2. 2. THE REAL WORLD (Observations) What is the annual mean temperature of Earth?
  3. 3. What is the annual mean temperature of Earth? THE REAL WORLD (Observations) Anomaly is relative to 1951-1980
  4. 4. What is the annual mean temperature of Earth? THE REAL WORLD (Observations) Let’s run a climate model
  5. 5. What is the annual mean temperature of Earth? THE REAL WORLD (Observations) Let’s run a climate model again
  6. 6. What is the annual mean temperature of Earth? THE REAL WORLD (Observations) Let’s run a climate model again & again
  7. 7. What is the annual mean temperature of Earth? THE REAL WORLD (Observations) CLIMATE MODEL ENSEMBLES
  8. 8. What is the annual mean temperature of Earth? THE REAL WORLD (Observations) Range of ensembles = internal variability (noise) Mean of ensembles = forced response (climate change) CLIMATE MODEL ENSEMBLES
  9. 9. What is the annual mean temperature of Earth? • Increasing greenhouse gases (CO2, CH4, N2O) • Changes in industrial aerosols (SO4, BC, OC) • Changes in biomass burning (aerosols) • Changes in land-use & land-cover (albedo)
  10. 10. What is the annual mean temperature of Earth? • Increasing greenhouse gases (CO2, CH4, N2O) • Changes in industrial aerosols (SO4, BC, OC) • Changes in biomass burning (aerosols) • Changes in land-use & land-cover (albedo) Plus everything else… (Natural/internal variability)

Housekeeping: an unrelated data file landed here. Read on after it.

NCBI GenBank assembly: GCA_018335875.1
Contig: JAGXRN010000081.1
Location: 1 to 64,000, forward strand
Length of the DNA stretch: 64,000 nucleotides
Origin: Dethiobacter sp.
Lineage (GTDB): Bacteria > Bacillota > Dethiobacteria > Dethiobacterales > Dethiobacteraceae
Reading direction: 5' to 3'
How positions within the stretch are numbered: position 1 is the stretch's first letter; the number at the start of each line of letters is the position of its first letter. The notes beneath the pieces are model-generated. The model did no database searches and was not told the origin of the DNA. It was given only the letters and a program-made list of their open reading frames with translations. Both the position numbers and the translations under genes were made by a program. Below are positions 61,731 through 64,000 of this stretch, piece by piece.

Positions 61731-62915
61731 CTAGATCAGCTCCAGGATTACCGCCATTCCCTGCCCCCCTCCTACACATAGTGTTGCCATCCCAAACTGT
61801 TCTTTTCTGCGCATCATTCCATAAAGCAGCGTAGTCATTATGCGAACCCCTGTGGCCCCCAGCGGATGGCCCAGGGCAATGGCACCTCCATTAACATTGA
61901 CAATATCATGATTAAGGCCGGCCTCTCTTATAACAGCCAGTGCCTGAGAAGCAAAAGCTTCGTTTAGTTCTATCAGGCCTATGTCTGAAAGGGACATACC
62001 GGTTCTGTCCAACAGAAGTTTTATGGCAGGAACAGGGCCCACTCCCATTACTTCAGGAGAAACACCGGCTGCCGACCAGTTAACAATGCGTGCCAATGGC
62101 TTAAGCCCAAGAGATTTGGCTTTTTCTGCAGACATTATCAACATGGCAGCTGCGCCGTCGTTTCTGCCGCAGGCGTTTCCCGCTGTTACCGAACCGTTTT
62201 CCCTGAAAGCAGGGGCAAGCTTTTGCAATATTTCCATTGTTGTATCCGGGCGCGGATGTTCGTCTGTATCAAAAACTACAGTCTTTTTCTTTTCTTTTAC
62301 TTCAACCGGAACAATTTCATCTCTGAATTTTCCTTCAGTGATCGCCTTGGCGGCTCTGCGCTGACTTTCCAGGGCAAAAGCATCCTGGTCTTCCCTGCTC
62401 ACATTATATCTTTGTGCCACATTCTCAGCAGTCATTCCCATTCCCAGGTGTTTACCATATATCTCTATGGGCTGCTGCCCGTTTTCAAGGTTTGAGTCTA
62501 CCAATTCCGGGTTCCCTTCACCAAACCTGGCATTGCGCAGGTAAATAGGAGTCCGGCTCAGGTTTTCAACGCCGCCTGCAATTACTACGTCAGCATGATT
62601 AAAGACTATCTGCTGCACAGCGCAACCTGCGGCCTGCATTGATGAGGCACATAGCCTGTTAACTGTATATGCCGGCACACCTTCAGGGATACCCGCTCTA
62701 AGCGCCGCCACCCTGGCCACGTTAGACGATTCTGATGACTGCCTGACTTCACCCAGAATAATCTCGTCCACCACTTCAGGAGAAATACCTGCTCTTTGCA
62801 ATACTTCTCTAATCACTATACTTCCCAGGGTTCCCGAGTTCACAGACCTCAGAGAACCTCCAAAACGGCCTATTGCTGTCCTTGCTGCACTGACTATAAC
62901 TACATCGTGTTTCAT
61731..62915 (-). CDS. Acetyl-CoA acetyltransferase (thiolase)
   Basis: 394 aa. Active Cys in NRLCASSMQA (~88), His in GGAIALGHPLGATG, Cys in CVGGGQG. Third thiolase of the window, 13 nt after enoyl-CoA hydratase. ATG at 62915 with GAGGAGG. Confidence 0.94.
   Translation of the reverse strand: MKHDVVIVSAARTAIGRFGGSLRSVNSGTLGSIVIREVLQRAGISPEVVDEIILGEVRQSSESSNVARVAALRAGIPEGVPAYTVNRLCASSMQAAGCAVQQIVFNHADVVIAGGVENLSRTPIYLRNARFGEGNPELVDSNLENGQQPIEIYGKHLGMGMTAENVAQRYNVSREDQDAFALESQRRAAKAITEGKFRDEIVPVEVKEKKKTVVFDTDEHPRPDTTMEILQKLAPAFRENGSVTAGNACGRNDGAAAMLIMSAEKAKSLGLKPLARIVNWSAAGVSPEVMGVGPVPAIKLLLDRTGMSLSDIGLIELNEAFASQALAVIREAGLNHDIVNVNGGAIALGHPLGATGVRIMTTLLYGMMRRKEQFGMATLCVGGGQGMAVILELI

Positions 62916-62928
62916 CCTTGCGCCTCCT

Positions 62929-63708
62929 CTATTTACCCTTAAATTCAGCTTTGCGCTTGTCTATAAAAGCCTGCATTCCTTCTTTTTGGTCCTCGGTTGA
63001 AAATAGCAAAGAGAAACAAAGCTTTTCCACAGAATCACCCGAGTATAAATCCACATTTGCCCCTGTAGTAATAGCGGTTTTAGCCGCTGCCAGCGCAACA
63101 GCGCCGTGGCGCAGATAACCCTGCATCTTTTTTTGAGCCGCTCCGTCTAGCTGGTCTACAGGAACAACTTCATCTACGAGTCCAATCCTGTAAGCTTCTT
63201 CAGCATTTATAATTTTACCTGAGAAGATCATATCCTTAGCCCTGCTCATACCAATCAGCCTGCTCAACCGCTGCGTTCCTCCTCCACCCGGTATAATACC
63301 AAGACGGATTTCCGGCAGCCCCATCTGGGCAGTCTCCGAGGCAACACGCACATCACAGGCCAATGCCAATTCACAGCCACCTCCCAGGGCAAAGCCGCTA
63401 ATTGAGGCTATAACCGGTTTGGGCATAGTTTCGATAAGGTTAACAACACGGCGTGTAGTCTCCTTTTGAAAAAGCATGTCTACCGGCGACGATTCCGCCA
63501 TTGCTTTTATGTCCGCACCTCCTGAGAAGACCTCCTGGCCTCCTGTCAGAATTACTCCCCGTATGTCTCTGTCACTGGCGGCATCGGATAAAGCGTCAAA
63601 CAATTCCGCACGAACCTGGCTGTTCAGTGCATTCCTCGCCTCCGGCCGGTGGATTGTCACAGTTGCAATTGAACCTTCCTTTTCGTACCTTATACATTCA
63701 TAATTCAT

11. 11. What is the annual mean temperature of Earth? • Increasing greenhouse gases (CO2, CH4, N2O) • Changes in industrial aerosols (SO4, BC, OC) • Changes in biomass burning (aerosols) • Changes in land-use & land-cover (albedo) ALL
  12. 12. What is the annual mean temperature of Earth?
  13. 13. Greenhouse gases fixed to 1920 levels All forcings (CESM-LE) Industrial aerosols fixed to 1920 levels [Deser et al. 2020, JCLI] Fully-coupled CESM1.1 20 Ensemble Members Run from 1920-2080 Reanalysis
  14. 14. So what? Greenhouse gases = warming Aerosols = ?? (though mostly cooling) What are the relative responses between greenhouse gas and aerosol forcing?
  15. 15. Surface Temperature Map ARTIFICIAL NEURAL NETWORK (ANN)
  16. 16. INPUT LAYERSurface Temperature Map ARTIFICIAL NEURAL NETWORK (ANN)
  17. 17. INPUT LAYER HIDDEN LAYERS OUTPUT LAYER Surface Temperature Map “2000-2009” DECADE CLASS “2070-2079” “1920-1929” ARTIFICIAL NEURAL NETWORK (ANN)
  18. 18. INPUT LAYER HIDDEN LAYERS OUTPUT LAYER Surface Temperature Map “2000-2009” DECADE CLASS “2070-2079” “1920-1929” BACK-PROPAGATE THROUGH NETWORK = EXPLAINABLE AI ARTIFICIAL NEURAL NETWORK (ANN)
  19. 19. INPUT LAYER HIDDEN LAYERS OUTPUT LAYER Layer-wise Relevance Propagation Surface Temperature Map “2000-2009” DECADE CLASS “2070-2079” “1920-1929” BACK-PROPAGATE THROUGH NETWORK = EXPLAINABLE AI ARTIFICIAL NEURAL NETWORK (ANN) [Barnes et al. 2020, JAMES] [Labe and Barnes 2021, submitted]
  20. 20. LAYER-WISE RELEVANCE PROPAGATION (LRP) Volcano Great White Shark Timber Wolf Image Classification LRP https://heatmapping.org/ [Geoscience examples in Toms et al. 2020, JAMES] LRP heatmaps show regions of “relevance” that contribute to the neural network’s decision-making process for a sample belonging to a particular output category Neural Network WHYWHYWHY Backpropagation – LRP
  21. 21. LAYER-WISE RELEVANCE PROPAGATION (LRP) Volcano Great White Shark Timber Wolf Image Classification LRP https://heatmapping.org/ [Geoscience examples in Toms et al. 2020, JAMES] LRP heatmaps show regions of “relevance” that contribute to the neural network’s decision-making process for a sample belonging to a particular output category Neural Network WHYWHYWHY Backpropagation – LRP